This 16-episode "Britcom" was a sequel to the popular BBC comedy series Yes, Minister. Paul Eddington reprised his role as dimwitted Member of Parliament Jim Hacker, who on this occasion had rather incredibly been elected Prime Minister of Great Britain. Alas, Hacker was still plagued with subordinates who flaunted their intellectual superiority over him, notably scheming undersecretary Sir Humphrey Appleby (Nigel Hawthorne). Also returning from the earlier series were Derek Fowlds as Bernard Wolley, Diana Hoddinott as Anne Hacker, and John Nettleton as Sir Arnold Robinson. Lasting two seasons, Yes, Prime Minister was telecast from January 9 through February 27, 1986, then again from December 3, 1987 to January 28, 1988.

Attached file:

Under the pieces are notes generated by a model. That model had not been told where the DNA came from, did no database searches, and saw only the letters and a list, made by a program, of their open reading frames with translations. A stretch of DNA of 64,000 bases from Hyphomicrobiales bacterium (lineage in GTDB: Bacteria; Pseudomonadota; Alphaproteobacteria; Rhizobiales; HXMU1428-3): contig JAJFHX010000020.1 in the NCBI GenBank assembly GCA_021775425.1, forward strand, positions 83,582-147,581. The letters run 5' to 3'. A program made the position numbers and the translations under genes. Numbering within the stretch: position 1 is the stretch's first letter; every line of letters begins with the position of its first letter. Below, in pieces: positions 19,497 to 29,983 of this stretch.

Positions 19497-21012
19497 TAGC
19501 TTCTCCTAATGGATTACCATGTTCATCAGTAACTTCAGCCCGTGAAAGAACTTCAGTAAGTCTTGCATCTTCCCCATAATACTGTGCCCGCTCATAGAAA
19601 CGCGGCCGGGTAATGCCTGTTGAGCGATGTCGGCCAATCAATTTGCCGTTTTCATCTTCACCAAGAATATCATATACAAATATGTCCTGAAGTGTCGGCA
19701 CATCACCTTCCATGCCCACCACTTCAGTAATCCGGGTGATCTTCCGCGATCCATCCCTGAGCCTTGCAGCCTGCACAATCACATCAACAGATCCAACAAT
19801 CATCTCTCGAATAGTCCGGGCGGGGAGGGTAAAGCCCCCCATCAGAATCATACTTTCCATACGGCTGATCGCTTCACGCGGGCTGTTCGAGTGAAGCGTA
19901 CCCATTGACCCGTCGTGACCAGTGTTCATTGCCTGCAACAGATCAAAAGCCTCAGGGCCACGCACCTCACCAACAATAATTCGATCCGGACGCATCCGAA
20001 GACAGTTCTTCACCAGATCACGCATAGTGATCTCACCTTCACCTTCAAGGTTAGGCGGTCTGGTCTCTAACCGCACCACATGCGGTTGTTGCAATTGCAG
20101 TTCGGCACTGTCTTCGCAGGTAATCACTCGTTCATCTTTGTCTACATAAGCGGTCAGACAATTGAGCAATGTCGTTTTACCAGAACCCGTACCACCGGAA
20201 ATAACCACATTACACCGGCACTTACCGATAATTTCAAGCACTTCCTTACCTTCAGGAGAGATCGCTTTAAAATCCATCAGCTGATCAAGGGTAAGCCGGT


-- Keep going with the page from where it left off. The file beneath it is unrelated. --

A delightfully manic comedy about an ill-mannered innkeeper, created by and starring 'Monty Python' alum John Cleese and his then-wife, Connie Booth. Inspired by a real-life hotelier, the series won legions of fans as soon as it premiered on the BBC in September 1975. A second series of six episodes ran in February 1979.
One of Britain's most popular and best-remembered sitcoms, Yes, Minister starred Paul Eddington as thick-eared Tory politician Jim Hacker, who by some miracle of the democratic process was elected MP for Administrative Affairs. The basic joke was that every one of Hacker's subordinates was smarter than he, notably his long-suffering private secretary Bernard Wooley (Derek Fowlds). Each of the series' 21 episodes (plus one 60-minute special) was a battle of wits between Hacker and his scheming, conniving undersecretary Sir Humphrey Appleby (Nigel Hawthorne), with Appleby having twice as much "ammunition" than his dullard boss. Originally telecast from February 25, 1980 to December 23, 1982, with an additional holiday special on December 27, 1984, Yes, Minister was followed by a sequel with the same cast, Yes, Prime Minister.